Heathcote’s Divorce Bill

Heathcote’s Divorce Bill.
1851. 4th and 6th March.

Where a husband after a long absence did not rejoin his wife till 24th November, 1849, and where she, nevertheless, produced to him a fullgrown child on the 18th May, 1850,— Held, that he could not have been the father, and that she was guilty of adultery. Bill passed, with a clause bastardizing the child.

Strict proof of non access required in such cases.

The log and muster-books of a ship, returned every quarter to the Admiralty, mentioned the name of an officer as with the ship, at a certain place for a given period of time,— Held, that this was not sufficient evidence of his having actually been there for the time specified.

The usual clause interdicting the marriage of the paramours unnecessary when they are within the forbidden degrees.

This was a bill brought in on the petition of Edmund Heathcote, Esq., to dissolve his marriage with his then wife, and to enable him to marry again.

Mr. Talbot, Q.C., appeared on behalf of the Petitioner.

After the usual preliminary evidence, it was proved that the Petitioner, who was a lieutenant in the navy, embarked, on the 1st of August, 1846, for South America, leaving his wife in England; and that he did not return till the 24th November, 1849, when he rejoined her and cohabited with her till the 18th May, 1850, on which day she was delivered of a child, full grown.

The period from the return of the husband till the birth of the child being only six lunar months and one week, it was evident that he could not have been its father.

Strict proof was required to establish the fact of non-access, and that the husband’s absence was occasioned by circumstances which justified him in being so long away from his wife.

The Log and Muster Books of H. M. ship Constance, returned quarterly to the Accountant-General’s department in the Admiralty, were produced, specifying the names of the officers of the ship to which the Petitioner was attached in South America; and his name, with the others, appeared periodically. But their Lordships required further evidence. The captain of the ship was consequently called, and he proved that the Petitioner was constantly with him in the Pacific for two years; and that it was impossible, in the nature of things, that he could have been in England at any

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moment between the 27th November, 1847, and the 24th November, 1849. The House was satisfied.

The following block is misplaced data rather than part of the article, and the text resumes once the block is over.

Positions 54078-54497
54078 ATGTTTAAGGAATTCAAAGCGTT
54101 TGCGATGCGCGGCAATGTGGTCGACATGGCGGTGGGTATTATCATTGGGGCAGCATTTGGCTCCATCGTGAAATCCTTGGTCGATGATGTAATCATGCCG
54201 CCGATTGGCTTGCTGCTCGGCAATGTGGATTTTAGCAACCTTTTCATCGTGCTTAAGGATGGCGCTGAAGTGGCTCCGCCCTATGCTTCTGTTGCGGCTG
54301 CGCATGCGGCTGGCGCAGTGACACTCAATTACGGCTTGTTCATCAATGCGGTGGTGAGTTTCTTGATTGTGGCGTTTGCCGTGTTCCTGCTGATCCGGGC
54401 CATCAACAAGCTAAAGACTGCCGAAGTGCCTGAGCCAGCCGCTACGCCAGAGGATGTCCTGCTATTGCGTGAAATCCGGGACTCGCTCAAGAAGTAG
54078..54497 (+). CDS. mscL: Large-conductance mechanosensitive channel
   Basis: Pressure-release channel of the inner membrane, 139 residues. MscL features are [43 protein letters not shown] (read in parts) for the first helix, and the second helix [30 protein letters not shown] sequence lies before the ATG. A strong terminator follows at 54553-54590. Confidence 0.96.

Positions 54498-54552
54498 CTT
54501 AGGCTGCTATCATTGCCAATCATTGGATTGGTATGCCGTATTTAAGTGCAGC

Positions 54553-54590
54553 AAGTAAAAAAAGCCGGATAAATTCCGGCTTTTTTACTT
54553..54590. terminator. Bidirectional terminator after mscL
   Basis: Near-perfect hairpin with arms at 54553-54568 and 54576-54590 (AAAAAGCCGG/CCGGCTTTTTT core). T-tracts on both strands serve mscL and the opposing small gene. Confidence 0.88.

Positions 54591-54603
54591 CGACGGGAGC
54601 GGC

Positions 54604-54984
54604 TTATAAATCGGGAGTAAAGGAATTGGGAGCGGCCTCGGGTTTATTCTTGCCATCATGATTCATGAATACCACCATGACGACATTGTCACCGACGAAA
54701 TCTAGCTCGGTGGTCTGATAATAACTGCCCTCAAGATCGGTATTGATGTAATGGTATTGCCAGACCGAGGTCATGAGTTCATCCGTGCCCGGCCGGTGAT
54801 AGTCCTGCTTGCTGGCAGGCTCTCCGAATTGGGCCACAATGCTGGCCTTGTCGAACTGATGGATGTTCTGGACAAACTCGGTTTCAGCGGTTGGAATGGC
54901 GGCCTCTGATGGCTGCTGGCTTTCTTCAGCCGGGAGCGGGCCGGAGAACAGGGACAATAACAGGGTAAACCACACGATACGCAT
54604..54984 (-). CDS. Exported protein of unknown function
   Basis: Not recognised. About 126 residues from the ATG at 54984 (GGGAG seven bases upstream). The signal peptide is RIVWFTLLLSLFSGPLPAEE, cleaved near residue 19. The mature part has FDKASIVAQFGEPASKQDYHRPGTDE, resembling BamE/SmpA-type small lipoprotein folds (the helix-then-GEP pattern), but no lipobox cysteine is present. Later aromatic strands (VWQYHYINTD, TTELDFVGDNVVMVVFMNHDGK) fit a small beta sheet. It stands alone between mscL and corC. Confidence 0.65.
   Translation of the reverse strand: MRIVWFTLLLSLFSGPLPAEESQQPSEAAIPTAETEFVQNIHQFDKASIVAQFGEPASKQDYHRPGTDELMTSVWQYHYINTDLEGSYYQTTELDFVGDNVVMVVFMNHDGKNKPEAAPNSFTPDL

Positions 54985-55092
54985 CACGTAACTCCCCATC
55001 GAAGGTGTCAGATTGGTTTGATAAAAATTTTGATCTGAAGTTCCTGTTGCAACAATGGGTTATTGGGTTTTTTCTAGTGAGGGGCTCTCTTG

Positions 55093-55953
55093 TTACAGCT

One of their Lordships (a) suggested that it was a case for a bastardising clause. On the second day, therefore, the following clause was proposed for insertion in the bill:

That the child hereinbefore mentioned, of which the said Elizabeth Lucy Heathcote was delivered on or about the said 18th day of May, 1850, was not, nor shall such child be deemed, the lawful issue of the said Edmund Heathcote.

This clause was approved of, and was subsequently introduced in committee (b).

It appears that the paramour was within the forbidden degrees of the wife. The usual clause interdicting marriage between them was therefore deemed superfluous; seeing that by Lord Lyndhurst’s Act marriages within the forbidden degrees (which were formerly only voidable) are now made absolute nullities.

The bill passed.

_________________ Footnote _________________

a) Lord Brougham.

b) To induce the House to bastardize, the case must be strong, there being no one to watch the interests of the child. See Hayne’s case, Macq. House of Lords, p. 650; and see the Remarks of Lord Cottenham in the Townshend Peerage case, Session 1843, Parl. Deb. vol. lxviii. & lxix. See also William’s Divorce, Session 1783: Parliamentary History, vol. xxiii. p. 709; and Remarks of Mr. Burke and Mr. Fox on bastardizing enactments generally.

Where a wife after a long absence did not rejoin her husband till the 22nd December, 1817, and where she, nevertheless, produced to him a full-grown child on the 5th July, 1848; the evidence of adultery (independently of nonaccess) being complete,—Bill passed, but a clause proposing to bastardize the child rejected.

On the 6th March, 1851, after agreeing to adopt the above clause in Heathcote’s case, the House rejected a similar one in Mc Lean’s case, of which the facts were, that the wife left her husband in India in April, 1846, and returned to England. She rejoined him in India on the 22nd Dec., 1847, and on the 5th July, 1848, was delivered of a child full grown. The proof of her adulterous conduct, while at home in England, was complete. And the decision of the House, in passing the bill, went on that evidence, rather than on the fact of non-access; so that the case was quite distinguishable from Mr. Heathcote’s.

Solicitors: Dorrington, Ellicombes, Currey, & Thomas.

 

Source: https://www.bailii.org/